They’ve only played twice, but Jannik Sinner and Karen Khachanov know how to deliver the goods. With one win apiece, each encounter between the prodigiously talented Sinner and Khachanov ended with a deciding tie-break. Khachanov physically outlasted Sinner at the 2020 US Open, while the Italian avenged that defeat in Melbourne last month, erasing a match point in the process.
According to a new Instagram account that gathers condition intel from players on-site, the courts in Miami are "playing medium speed, and the Dunlop ATP Extra Duty ball is fluffing and becoming heavier with every ball struck. These conditions will favor the players who can handle the high bounce, while being able to power through the heavy balls and stay on offense."
If that description doesn’t favor the teenager, who according to Infosys ATP Beyond The Numbers owns the world’s heaviest backhand, I’m not sure what will. Sinner’s constant offense and power led him to a convincing 6-2, 6-2 victory over promising Frenchman Hugo Gaston. but Khachanov looked fantastic in his 6-3, 6-2 dismissal of Yannick Hanfmann. This is shaping up to be another slugfest between the two evenly-matched players.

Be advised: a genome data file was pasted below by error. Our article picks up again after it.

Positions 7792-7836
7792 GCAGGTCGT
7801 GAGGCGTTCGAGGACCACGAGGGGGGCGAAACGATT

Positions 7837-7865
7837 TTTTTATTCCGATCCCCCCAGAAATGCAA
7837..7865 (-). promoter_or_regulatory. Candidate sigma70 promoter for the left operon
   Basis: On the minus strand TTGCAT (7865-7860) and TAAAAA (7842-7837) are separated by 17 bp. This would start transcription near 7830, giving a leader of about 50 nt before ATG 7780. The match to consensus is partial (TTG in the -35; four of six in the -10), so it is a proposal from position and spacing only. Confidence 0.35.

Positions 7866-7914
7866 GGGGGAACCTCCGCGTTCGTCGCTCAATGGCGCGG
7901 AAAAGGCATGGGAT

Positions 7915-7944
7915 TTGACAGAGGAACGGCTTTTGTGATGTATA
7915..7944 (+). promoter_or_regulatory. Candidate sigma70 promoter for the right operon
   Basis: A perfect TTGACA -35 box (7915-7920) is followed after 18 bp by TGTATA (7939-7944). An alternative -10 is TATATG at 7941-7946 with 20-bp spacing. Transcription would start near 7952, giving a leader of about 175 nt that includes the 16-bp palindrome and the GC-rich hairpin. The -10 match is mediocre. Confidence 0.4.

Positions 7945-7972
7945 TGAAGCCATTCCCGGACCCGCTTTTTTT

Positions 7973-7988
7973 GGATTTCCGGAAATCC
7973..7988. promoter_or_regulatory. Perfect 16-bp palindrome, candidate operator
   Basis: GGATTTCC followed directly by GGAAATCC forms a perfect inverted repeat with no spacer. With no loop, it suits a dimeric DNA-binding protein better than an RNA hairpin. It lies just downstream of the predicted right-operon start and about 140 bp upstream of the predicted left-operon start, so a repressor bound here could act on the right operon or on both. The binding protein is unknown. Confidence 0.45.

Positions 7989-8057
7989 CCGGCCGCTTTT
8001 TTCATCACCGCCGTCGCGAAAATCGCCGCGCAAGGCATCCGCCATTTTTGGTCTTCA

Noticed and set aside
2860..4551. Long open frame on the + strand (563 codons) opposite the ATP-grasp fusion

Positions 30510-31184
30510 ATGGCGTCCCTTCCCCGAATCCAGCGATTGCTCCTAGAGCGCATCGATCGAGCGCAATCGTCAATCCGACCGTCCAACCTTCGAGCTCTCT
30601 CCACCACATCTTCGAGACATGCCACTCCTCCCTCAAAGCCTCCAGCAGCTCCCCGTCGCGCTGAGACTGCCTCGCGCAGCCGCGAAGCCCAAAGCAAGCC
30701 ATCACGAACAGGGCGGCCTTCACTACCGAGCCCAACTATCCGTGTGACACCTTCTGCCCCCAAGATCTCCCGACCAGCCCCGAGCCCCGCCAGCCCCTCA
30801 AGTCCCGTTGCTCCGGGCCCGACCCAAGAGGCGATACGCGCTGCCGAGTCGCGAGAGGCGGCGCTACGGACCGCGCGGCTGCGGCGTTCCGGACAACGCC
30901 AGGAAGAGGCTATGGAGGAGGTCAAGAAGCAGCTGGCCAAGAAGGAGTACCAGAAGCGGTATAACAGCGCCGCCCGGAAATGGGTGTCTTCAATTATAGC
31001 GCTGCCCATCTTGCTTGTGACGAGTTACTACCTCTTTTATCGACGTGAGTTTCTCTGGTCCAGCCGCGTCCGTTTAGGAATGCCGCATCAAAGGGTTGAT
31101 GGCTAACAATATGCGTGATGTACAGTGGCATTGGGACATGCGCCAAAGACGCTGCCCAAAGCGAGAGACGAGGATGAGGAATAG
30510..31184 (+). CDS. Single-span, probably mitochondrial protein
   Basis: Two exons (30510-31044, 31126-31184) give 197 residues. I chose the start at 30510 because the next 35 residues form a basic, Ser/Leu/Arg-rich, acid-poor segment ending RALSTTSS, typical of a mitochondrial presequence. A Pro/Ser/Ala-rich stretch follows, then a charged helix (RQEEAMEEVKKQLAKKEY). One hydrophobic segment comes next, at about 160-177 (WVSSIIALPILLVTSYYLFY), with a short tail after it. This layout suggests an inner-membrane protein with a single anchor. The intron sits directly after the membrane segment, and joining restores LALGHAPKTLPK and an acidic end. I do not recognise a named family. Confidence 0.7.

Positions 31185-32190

This clash will likely come down to who strikes their forehand better, as both players own rock-solid backhands. Sinner should find success in ripping the Russian off the court to his forehand side.
Khachanov is evolving into somewhat of a grinder, but power is there if required. He'll certainly need it against Sinner, and even though he’d rather not, he should pull the trigger when given the chance in order to control the rallies.
But Sinner seems like an opportunistic young man. The 19-year-old won his ATP final debut last year over Vasek Pospisil in Sofia, and followed that up with a second title in as many attempts at Melbourne's Great Ocean Road Open to begin his 2021 season.
His section’s most intimidating adversary, Alexander Zverev, fell to Emil Ruusuvuori on Friday, clearing the way for a potential semifinal matchup with Daniil Medvedev. This is, without question, the weakest Masters 1000 field in recent memory, so look for Sinner to capitalize on his opportunity.
The Pick: Jannik Sinner